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APLU Strongly Opposes Congressional Panel’s Efforts to Subpoena Names & Other Identifiable Information of Researchers, Students, & Others Even Remotely Connected with Research that Utilizes Fetal Tissue

Washington, DC – Association of Public and Land-grant Universities (APLU) President Peter McPherson today released the following statement condemning the House Select Investigative Panel on Infant Lives on its efforts to subpoena organizations to release names, institutional connection, and the nature of involvement of those connected with research that utilizes fetal tissue. APLU joined the Association of American Medical Colleges (AAMC) and the Association of American Universities (AAU) today in sending a letter to the panel that expressed strong concerns about the subpoenas.

View the letter from APLU, AAMC, and AAU.

“Whatever the intention of the panel, these subpoenas are seen by many as an attempt to intimidate people involved with fetal tissue research. The release of names with their institutional connections could well lead to individuals being targeted for harassment or worse. The rhetoric around fetal tissue research already inflames an issue that generates both passionate support and opposition. Of course, Congress has an important oversight role, but we see no legitimate public purpose for collecting vast lists of individuals involved with this research. We urge the panel to act prudently and fairly in undertaking these investigations.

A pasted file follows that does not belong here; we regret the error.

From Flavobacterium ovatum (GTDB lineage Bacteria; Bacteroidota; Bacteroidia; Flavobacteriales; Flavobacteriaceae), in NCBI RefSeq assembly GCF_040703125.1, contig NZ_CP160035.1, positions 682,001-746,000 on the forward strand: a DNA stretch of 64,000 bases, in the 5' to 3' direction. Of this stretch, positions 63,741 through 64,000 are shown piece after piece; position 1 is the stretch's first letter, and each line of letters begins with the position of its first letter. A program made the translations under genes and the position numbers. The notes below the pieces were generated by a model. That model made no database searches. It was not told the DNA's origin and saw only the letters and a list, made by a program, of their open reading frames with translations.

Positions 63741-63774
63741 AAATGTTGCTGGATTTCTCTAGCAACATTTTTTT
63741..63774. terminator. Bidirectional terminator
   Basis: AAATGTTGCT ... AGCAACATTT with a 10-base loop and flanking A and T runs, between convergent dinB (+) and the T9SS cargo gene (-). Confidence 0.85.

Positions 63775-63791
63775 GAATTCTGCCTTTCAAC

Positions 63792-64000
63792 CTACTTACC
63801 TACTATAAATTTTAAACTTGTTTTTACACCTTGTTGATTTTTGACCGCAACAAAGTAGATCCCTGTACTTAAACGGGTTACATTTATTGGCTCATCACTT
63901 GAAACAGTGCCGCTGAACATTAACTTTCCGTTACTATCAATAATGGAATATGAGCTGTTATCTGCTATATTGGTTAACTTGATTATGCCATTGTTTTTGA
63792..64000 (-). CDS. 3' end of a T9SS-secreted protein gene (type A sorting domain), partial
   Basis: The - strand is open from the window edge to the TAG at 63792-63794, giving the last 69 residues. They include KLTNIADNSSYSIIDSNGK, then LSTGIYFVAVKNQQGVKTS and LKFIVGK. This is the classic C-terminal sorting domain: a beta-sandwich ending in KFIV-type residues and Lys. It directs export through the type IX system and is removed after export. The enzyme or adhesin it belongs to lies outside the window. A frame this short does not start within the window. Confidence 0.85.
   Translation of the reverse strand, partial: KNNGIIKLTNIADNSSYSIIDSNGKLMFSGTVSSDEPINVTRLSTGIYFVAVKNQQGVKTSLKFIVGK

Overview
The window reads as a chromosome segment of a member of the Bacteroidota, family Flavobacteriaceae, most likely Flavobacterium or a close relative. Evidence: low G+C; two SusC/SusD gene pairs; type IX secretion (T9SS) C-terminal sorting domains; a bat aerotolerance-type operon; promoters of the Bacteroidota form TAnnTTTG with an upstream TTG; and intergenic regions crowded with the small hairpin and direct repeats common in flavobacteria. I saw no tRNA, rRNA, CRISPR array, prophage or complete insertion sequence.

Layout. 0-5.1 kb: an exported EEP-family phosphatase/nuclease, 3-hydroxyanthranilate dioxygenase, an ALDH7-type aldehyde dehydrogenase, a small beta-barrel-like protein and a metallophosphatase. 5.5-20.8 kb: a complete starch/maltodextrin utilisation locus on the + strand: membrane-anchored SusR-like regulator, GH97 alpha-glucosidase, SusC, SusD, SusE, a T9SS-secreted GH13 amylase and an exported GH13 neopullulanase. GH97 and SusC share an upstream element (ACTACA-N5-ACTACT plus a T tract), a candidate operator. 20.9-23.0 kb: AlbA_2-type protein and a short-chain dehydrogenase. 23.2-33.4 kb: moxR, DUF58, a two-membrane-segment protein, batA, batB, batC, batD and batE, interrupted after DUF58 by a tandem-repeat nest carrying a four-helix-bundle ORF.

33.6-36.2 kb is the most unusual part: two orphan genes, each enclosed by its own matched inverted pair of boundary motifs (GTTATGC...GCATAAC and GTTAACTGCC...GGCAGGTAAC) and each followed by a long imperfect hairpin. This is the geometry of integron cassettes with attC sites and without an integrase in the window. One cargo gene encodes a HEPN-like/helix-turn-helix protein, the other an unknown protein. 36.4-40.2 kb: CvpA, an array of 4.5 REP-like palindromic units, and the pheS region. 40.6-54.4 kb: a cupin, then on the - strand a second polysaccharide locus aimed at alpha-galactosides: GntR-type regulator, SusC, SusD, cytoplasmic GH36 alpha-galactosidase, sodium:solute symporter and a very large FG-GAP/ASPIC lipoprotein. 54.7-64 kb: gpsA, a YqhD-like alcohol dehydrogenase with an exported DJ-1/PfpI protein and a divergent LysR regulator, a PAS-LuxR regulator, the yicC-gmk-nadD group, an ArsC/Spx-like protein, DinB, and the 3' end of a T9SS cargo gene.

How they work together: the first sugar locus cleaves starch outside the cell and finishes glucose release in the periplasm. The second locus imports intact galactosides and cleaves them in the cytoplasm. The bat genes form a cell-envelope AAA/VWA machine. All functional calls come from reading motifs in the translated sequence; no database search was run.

“The facts are clear: fetal tissue research is both legal in the United States and holds tremendous promise in unlocking cures to multiple sclerosis, Alzheimer’s, and other debilitating and life-threatening diseases. Fetal tissue research has been used in important breakthroughs such as vaccines and models for studying many diseases and disabilities.

“Our nation’s universities and their partners play a central role in scientific and medical discovery and have a long track record of producing life-saving cures and treatments. It is critical that – within the law — researchers, including students, and their support teams have the freedom to let the science lead them to our next great medical advances.”

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